Thu, Mar 05, 2015
Opposition to the road route proposals in the Galway City Transport Project was upped several gears last night with the news that NUI Galway will be objecting in the strongest possible terms to any developments which threaten its future.
In a strongly worded statement, the university said that the imposition of these routes would derail and disrupt past, present, and future developments and would render wasted decades of careful planning which have turned the university into one of the finest in Europe.
It said that the physical growth of the university has been carefully planned over many decades. A programme of land acquisition in Dangan had allowed the university to increase the area for new buildings while simultaneously acquiring space for sports facilities.
Some weeks ago Little John Nee captivated the Town Hall studio with his autobiographical show The Galway Years, and he returns to the venue next weekend with more engrossing memoirs in The Glasgow Years in which he will revisit his 1960s childhood.
O’Donnellan & Joyce is set to begin another busy year of successful auctions. The company’s first auction of the year takes place tomorrow (Friday) at 3pm in the Harbour Hotel, Galway, where a wide range of properties will be going under the hammer, from investment opportunities to stunning family homes.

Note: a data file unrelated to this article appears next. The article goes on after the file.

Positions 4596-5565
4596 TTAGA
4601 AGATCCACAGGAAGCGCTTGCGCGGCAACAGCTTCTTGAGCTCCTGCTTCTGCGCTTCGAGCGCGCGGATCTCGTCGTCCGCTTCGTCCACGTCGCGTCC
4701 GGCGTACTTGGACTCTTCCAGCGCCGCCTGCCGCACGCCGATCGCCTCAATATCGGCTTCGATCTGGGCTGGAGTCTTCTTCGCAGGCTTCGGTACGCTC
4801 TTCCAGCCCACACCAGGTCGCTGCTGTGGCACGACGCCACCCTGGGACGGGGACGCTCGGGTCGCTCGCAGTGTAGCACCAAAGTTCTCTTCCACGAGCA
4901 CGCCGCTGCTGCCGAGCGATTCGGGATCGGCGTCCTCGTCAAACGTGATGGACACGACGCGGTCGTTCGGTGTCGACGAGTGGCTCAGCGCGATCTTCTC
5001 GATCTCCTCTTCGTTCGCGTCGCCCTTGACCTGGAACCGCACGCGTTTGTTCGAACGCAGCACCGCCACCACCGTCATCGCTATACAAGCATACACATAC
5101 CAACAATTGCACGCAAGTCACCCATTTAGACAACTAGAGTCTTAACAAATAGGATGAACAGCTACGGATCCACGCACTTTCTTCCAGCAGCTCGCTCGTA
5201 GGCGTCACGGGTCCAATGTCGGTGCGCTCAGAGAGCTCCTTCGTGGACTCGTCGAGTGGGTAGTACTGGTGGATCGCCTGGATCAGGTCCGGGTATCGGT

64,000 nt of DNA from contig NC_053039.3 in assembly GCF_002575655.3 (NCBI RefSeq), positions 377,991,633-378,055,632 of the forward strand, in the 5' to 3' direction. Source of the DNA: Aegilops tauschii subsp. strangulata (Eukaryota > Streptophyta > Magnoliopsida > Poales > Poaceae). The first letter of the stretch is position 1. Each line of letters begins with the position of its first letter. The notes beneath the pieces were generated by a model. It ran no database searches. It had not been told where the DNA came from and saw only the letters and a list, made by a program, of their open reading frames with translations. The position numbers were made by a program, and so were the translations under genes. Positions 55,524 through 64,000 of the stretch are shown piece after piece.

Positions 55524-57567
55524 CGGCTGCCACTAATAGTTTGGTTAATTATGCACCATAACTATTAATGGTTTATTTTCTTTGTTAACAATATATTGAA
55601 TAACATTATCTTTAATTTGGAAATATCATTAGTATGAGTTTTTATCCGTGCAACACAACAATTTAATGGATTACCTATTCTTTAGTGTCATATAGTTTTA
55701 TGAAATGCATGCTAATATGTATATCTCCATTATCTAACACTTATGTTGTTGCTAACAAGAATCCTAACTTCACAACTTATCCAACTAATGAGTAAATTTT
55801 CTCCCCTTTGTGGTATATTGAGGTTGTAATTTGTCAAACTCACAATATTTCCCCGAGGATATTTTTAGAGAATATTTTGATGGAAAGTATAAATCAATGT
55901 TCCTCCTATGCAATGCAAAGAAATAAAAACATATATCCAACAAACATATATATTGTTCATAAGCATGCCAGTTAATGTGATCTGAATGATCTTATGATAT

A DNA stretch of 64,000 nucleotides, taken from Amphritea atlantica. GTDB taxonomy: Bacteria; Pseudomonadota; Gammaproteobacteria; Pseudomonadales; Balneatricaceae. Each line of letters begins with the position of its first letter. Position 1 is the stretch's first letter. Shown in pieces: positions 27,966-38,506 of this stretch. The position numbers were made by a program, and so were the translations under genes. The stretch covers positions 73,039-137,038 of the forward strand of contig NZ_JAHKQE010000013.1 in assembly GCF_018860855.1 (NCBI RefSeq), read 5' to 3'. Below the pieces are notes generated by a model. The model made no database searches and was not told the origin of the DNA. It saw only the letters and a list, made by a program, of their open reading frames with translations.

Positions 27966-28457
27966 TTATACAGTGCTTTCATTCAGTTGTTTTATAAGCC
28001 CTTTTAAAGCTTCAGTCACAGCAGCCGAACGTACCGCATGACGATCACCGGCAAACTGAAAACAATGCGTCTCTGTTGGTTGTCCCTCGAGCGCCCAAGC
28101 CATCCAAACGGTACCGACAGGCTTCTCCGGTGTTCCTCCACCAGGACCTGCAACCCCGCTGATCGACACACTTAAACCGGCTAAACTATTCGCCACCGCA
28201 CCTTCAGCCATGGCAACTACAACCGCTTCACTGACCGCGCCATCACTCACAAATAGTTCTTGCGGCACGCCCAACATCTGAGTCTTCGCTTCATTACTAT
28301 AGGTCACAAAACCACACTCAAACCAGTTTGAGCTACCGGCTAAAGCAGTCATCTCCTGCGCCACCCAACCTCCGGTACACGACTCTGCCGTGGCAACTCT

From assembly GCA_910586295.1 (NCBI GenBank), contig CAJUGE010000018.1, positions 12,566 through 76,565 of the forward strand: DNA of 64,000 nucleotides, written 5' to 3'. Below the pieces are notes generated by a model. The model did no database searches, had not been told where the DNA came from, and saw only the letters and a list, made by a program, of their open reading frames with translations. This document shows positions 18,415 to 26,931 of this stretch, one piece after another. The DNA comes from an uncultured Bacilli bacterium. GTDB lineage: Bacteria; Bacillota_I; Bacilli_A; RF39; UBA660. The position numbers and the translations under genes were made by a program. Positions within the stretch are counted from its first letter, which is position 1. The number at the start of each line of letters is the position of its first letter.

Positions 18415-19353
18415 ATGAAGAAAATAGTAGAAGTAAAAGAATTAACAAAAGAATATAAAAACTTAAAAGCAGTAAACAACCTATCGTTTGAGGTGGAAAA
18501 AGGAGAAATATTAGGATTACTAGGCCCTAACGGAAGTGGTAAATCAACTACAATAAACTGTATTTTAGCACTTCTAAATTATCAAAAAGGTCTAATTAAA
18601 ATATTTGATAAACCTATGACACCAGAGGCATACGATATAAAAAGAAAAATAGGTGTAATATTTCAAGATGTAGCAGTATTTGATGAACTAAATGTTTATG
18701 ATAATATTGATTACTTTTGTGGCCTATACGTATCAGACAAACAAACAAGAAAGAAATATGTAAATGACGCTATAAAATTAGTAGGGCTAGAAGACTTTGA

Galway is celebrating success on the national basketball stage after all three schools in All Ireland League finals secured national titles.
Three years after its launch, the Peugeot 208 has a new look.
Builders and contractors throughout Galway will be given an update on the prospects for house building in Galway at a free briefing taking place in Galway on Thursday March 5. The event will also address the changes to public procurement for the construction sector and which will have massive implications for all those looking to win local public contracts such as schools, roads, social housing or water works.
It is fair to say, I think, that we have all learned to lower our expectations a little when dining in a hotel. Often we hear the phrase “the food was great” qualified by the appendage “for a wedding”. After all, serving 120 plus plates of beef or salmon all at the same time is an entirely different prospect to cooking two or four plates to order.
Now's your chance to make a difference. To get your point across. Just like a drunk sidling up to a boss at the Christmas party and saying 'hic d'ya know what's wrong with dis fakkin' company', this is the time for you to make your mark. We all have opinions on what's wrong and right about Galway. To be fair, most is right, but now your opinions are needed on what can make Galway even more unique in its attempt to become Capital of Culture.